Forbes told the story of Corporal Roy Whit, who serves the U.S. Navy

The American edition could not pass by the unique fate of a ship built during the Cold War, that is, the “side of the iron curtain” from the Americans.

Forbes told the story of Corporal Roy Whit, who serves the U.S. Navy

The Forbes article tells that ships and vessels for the Navy are usually built at American shipyards, but there is one notable exception. Recently, the U.S. Transportation Command has tweeted a Soviet ship currently in the U.S. Navy in its official Twitter account.

“The U.S. Navy ship “Corporal Roy Whit” is a ship for transporting military equipment and personnel, and is named in honor of the award-winning Marine Roy Whit, who during the Vietnam War covered a mine with his body to save comrades”, – the social network reported.

The Naval Transportation Command itself is one of the elements of U.S. expeditionary operations that play a critical role in bringing troops and combat equipment to places of combat. “Corporal Roy Whit is one of 17 heavy transport vessels in its fleet. The published tweet is part of a campaign to familiarize the public with the least known U.S. Navy ships and vessels. And “Corporal Roy Whit” deserves special attention among them.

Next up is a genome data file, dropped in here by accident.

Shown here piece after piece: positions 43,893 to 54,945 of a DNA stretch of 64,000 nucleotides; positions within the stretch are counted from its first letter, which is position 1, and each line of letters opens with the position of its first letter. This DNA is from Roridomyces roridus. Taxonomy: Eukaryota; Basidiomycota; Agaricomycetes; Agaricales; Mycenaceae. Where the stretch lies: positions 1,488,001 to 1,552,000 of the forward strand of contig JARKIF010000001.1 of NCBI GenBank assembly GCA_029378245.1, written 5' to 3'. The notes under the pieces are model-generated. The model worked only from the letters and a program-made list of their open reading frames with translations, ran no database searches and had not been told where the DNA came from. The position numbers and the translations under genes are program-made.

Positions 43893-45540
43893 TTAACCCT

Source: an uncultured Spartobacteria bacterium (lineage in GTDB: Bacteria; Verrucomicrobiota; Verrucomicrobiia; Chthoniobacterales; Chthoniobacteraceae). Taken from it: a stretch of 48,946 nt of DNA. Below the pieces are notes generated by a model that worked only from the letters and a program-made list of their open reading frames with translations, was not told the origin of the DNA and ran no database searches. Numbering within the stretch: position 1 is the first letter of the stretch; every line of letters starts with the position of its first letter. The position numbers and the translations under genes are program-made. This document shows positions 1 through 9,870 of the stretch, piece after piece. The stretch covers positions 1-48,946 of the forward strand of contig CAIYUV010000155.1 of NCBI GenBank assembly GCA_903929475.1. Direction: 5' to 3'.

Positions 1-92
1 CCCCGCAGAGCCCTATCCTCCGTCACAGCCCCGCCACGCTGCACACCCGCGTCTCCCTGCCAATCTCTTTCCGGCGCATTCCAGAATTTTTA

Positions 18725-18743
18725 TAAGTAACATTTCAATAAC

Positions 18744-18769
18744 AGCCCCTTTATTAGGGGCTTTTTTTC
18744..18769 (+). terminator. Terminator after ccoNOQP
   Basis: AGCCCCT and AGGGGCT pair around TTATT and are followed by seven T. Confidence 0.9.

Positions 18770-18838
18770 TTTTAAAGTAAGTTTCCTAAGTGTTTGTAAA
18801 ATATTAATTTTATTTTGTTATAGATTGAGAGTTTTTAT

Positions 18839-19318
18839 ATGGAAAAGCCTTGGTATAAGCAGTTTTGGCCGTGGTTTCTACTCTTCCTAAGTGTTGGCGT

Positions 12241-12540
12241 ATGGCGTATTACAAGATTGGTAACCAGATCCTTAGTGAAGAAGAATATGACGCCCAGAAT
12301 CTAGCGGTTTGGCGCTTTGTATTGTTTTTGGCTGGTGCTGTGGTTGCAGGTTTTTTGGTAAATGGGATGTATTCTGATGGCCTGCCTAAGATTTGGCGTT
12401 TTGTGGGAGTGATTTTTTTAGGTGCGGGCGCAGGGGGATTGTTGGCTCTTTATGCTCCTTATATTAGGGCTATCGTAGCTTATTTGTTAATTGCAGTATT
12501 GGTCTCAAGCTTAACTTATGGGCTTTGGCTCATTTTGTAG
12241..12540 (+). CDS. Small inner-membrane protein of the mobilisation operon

“The vessel was laid in 1987 at the Black Sea Shipyard in the Ukrainian city of Nikolaev, which at that time was part of the Soviet Union. It was the fourth and the last vessel of the “Captain Smirnov” 1609 project. According to the Soviet classification, it was an “Atlantic” type vessel capable of traveling long distances in stormy waters”, –  writes Forbes. –  “The vessel was launched under the name Vladimir Vaslyaev and operated as part of the Black Sea Shipping Company. In the 1980s, it was the largest shipping company in the world”.

Six years after the collapse of the USSR in 1997, the Americans bought the “Vladimir Vaslyaev” and after refinement and renaming to “Corporal Roy Whit”, the vessel became part of the U.S. Navy. This is not the only ship in the U.S. Naval Transportation Command that was not built in the U.S. itself, but it is the only ship actually built by a former “potential enemy”. Nevertheless, its merits were so significant that the Americans turned a blind eye to the ideology.
The fate of “Vladimir Vaslyaev” once again proves that the sign “made in the USSR” still remains unsurpassed evidence of quality and reliability. And besides, it is another mute reproach of the present Ukraine, which managed to squander the richest heritage of the great power so mediocrely.


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